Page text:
A passionate group of WISDOM’s 11X15 supporters from around the state gathered at the Capitol Wednesday to protest the inhumane practice of solitary confinement. Along with pleas from MOSES’ own Rev. Jerry Hancock, Rev. Kate Edwards and President Carol Rubin, the crowd of nearly 200 people heard appalling testimony from parents whose children have endured dehumanizing torture for years at a time. The organizers and public were moved to then march on to deliver the Reform Now! brief to Governor Walker’s office. The brief calls for a private US Department of Justice investigation of the WI Department of Corrections and an immediate response in accordance with the United Nations policy that no individual is to be subject to such treatment in excess of 15 days, despite WI accounts of both juveniles and adults being confined for 23 hours a day, in some cases for up to 15 years.
Join MOSES and WISDOM in this fight by going into the makeshift solitary cell, located State Capitol steps in downtown Madison. If your congregation would like to host this structure in the future, please contact MOSES for more details. Also, see WISDOM’s 11×15 page for more coverage of the rally.
Join WISDOM’S 11×15 Campaign on
Wednesday, October 1, 2014
The State Street Capitol Steps
The international community considers any more than 15 days in Solitary Confinement to be torture. Wisconsin regularly keeps people isolated for months, and even years. WISDOM and other supporters of the 11×15 Campaign for Safer, Healthier Communities will call on Wisconsin to join other states that are finding safe, humane, effective alternatives to solitary confinement, by presenting:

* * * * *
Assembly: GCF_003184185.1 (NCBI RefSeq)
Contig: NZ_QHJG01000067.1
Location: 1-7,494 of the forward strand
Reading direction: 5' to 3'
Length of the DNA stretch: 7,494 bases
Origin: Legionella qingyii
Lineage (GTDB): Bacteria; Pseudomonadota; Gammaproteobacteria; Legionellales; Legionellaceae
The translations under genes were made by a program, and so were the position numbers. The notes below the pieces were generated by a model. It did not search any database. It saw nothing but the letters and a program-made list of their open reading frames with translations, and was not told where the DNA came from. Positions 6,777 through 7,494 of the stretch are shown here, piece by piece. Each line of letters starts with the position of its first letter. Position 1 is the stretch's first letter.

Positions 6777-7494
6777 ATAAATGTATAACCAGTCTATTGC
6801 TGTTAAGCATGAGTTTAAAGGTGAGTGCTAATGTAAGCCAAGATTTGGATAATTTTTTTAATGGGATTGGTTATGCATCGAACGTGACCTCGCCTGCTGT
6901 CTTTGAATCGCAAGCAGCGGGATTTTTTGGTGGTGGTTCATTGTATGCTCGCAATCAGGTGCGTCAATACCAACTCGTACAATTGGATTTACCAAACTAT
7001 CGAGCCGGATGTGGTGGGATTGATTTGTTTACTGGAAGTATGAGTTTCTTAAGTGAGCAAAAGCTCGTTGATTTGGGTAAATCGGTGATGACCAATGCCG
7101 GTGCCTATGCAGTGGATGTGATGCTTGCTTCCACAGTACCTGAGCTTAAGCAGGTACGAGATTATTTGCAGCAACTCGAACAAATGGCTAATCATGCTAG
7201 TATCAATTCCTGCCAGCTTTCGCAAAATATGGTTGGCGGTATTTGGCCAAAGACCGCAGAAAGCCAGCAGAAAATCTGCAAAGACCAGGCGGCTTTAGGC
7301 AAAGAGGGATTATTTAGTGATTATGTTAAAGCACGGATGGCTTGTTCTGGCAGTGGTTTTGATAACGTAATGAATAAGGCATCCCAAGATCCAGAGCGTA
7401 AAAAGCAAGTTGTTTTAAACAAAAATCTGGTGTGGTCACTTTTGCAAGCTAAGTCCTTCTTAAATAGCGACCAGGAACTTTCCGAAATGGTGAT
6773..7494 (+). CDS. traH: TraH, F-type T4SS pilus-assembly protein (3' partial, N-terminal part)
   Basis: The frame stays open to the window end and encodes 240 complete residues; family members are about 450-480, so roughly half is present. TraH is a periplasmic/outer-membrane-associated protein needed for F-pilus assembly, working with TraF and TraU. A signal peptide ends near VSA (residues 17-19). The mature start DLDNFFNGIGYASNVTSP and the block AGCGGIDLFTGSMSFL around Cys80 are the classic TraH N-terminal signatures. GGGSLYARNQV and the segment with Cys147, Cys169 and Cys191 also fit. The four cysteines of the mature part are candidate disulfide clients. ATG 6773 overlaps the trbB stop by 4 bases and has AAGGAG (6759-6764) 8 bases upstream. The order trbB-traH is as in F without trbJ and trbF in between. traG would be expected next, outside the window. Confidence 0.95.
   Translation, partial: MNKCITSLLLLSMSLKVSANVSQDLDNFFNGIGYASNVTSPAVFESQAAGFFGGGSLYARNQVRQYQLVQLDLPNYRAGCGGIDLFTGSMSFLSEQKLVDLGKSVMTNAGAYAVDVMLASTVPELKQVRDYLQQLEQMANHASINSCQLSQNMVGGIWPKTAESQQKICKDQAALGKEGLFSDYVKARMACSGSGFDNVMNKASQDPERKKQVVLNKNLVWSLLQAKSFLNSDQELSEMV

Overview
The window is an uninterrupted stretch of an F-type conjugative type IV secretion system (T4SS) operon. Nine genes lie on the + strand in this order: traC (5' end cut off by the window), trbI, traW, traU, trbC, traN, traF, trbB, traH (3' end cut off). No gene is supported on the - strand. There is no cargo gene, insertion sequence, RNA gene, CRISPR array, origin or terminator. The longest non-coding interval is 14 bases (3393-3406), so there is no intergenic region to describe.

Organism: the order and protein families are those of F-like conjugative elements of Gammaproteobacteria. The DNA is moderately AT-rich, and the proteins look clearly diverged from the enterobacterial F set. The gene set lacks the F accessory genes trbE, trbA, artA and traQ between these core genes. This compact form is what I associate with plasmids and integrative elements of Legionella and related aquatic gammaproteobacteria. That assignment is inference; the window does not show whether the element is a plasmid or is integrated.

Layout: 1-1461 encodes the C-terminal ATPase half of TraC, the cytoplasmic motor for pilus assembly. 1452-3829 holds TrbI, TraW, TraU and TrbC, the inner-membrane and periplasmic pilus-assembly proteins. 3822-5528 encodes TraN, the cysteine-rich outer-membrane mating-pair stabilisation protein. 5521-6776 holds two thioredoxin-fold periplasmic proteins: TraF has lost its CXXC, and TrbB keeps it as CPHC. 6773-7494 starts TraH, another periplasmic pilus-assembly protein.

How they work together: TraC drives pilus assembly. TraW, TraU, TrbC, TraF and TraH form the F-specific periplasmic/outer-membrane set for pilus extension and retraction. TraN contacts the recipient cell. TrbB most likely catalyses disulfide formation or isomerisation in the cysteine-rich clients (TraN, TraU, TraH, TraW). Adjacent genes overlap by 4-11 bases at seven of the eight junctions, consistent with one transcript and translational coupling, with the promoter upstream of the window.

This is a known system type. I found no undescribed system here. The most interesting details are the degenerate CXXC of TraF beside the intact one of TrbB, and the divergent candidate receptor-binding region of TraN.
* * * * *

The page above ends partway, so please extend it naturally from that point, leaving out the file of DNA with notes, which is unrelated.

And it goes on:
- Testimonials from people who have endured solitary confinement
- Statements from faith and community leaders calling for REFORM NOW
- A LIFE-SIZE REPLICA OF A SOLITARY CONFINEMENT CELL
Show your support for ending state-sponsored torture in Wisconsin.
For more information, contact David Liners, WISDOM Exec.Dir, at 414-736-2099
Recently, the Dane County Sheriff’s office released a study conducted by Mead & Hunt recommending plans for a new Dane County Jail. The cost to taxpayers would be close to $135M. MOSES has had conversations with Sheriff Mahoney, several stakeholders, and has done thorough review and discussion of the Mead & Hunt report. MOSES is working hard to find the best solution to these complicated issues and is committed to working collaboratively with other stakeholders toward that goal. The following is MOSES’ official position on the new jail proposal (Click here to download a pdf).
A New $130M Dane County Jail?
The Wrong Solution to the Wrong Problem
MOSES rejects the proposal for a new Dane County jail. Data show that a large percentage of the people in Dane County jail are there unnecessarily. Correcting outdated and misaligned policies and practices would dramatically reduce the number of jailed people, beginning in the next few months. This is the shortest path toward closing all or part of the unsafe City-County Building jail, reducing racial disparities, and avoiding waste of lives and money. It is also a necessary prerequisite to making credible projections about long-term jail needs. needs.